The grand opening of United Caring Services’ new diversion center was nearly a decade in the making, and Executive Director Va Cun describes it as “a grand milestone” in the nonprofit agency’s history.
Located in the agency’s headquarters at 324 N.W. Sixth St., the diversion center will be used by law enforcement, UCS, and other local agencies for the purpose of connecting homeless individuals with an addiction or mental health crisis with appropriate resources.
It is considered an alternative approach to taking such individuals to jail if they are accused of nonviolent crimes. Vanderburgh County Sheriff Noah Robinson and members of the Evansville Police Department attended the opening ceremony Oct. 25 in support of the center.
“Here in this moment, we are saying to our unhoused brothers and sisters, you are not alone,” Cun said at the event. “You are seen. We acknowledge your humanity. The measure of any community is how we care for those who are most vulnerable.”
At first, the four-bed facility will be open four days a week during daytime hours. UCS Director of Recuperative Care Maggie Taylor says the agency believes it will accomplish much.
“Research shows that around one-third of individuals experiencing homelessness have issues with alcohol and drugs, and approximately two-thirds of those people have lifetime histories of drug and alcohol disorders,” Taylor says. “These numbers are staggering, and this is why the diversion center is being put into place.”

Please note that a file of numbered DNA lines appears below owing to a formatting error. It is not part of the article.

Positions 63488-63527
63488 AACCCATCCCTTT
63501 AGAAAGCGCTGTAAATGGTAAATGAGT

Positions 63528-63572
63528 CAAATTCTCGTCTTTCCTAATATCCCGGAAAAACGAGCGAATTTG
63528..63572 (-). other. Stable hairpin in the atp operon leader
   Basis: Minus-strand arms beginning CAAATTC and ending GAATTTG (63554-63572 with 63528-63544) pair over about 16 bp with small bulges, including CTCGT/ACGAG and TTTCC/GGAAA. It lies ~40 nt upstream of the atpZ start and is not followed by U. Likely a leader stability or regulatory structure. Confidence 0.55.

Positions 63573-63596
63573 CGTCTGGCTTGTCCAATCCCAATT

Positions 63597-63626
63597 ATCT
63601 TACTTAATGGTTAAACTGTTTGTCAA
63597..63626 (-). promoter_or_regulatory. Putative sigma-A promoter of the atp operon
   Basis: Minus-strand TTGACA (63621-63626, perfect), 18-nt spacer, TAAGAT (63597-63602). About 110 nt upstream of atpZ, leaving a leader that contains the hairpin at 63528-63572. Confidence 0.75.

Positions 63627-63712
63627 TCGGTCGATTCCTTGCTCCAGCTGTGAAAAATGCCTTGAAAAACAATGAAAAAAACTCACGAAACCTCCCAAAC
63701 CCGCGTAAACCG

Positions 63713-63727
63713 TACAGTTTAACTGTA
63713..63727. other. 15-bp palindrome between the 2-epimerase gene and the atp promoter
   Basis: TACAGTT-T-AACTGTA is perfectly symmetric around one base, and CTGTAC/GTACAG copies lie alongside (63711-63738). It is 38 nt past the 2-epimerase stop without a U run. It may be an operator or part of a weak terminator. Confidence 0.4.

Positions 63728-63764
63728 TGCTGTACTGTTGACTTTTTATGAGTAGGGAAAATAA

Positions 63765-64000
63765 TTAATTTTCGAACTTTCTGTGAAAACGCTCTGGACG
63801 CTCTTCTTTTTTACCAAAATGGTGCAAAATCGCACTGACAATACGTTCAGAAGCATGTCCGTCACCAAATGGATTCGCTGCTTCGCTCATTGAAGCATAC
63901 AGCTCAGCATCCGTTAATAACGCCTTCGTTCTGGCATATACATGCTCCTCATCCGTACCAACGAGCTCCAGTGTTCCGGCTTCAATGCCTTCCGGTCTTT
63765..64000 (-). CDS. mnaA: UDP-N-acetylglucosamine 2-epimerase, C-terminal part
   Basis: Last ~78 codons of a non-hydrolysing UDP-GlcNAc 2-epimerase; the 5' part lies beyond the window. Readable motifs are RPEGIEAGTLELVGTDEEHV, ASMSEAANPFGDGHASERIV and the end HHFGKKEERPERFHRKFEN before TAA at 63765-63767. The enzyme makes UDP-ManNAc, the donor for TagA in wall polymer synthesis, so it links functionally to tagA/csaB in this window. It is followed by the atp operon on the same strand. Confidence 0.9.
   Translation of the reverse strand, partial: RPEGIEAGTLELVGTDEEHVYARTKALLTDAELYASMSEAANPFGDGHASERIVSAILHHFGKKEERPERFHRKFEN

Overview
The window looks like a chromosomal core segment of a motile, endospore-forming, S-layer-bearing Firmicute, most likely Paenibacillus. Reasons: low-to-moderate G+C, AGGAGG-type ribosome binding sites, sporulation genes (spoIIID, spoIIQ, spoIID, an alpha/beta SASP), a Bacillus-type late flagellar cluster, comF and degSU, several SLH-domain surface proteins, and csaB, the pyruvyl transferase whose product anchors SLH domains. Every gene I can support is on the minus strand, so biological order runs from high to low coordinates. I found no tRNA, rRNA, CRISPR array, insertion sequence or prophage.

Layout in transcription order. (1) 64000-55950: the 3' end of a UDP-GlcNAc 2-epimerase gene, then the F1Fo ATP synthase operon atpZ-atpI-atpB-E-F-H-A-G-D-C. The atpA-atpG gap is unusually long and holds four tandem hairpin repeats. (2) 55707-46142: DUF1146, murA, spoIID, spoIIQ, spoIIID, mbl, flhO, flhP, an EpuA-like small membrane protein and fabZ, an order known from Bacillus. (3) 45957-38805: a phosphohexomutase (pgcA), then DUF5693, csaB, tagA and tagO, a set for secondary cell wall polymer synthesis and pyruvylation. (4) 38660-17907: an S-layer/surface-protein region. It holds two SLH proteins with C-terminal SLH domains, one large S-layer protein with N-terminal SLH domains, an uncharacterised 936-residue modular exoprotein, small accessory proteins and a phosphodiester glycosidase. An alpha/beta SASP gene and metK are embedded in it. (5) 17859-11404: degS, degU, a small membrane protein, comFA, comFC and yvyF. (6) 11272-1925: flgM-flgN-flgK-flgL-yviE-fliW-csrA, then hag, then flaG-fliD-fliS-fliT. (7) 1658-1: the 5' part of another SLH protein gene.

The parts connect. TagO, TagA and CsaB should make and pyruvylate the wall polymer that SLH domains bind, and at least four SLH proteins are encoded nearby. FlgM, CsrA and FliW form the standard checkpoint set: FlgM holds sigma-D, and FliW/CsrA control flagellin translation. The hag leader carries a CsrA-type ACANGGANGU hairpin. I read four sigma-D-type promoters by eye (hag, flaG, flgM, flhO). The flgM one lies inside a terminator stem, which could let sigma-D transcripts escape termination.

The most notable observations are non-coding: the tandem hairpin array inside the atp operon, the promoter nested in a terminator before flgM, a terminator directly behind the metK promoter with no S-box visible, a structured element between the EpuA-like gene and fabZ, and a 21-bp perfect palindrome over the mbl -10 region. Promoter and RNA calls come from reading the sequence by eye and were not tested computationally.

Evansville Mayor Lloyd Winnecke is familiar with the need. He recalled a visit to his office a few years ago by members of the Congregations Acting for Justice and Empowerment — better known as CAJE — who sought a way to steer homeless individuals in a mental health crisis away from incarceration.
“The whole idea, the whole ask, was to figure out a way to create a facility that can take people away from automatically going to an emergency room or the jail when they’re having a mental health crisis or they’re suffering from some sort of addiction or intoxication that makes them get involved with law enforcement,” Winnecke told the audience at the grand opening.
Winnecke recalled that a group of interested residents traveled to San Antonio, Texas, to view a facility there. Upon returning, the group’s task was to figure out how to do something similar in Evansville, but on a smaller scale.
The effort required multiple partners. One was UCS, which agreed to host the diversion center. The Evansville City Council in February 2022 approved funding to renovate the required space.
“The stars aligned,” Winnecke says. “We were ready to open before COVID. As everyone knows, COVID put a screeching halt to a lot of things. But thanks to the hard work and the dedication of so many, the vision has remained the same. … We’re a better and stronger community because this is opening.”
Cun agreed and said the diversion center aligns with what UCS strives to do.
“Our mission has been and remains to be recognizing the humanity of each and every individual,” she said. “We do so by providing lifesaving services and programs without prejudice against an individual’s life circumstances, their ability, or lack of opportunity.”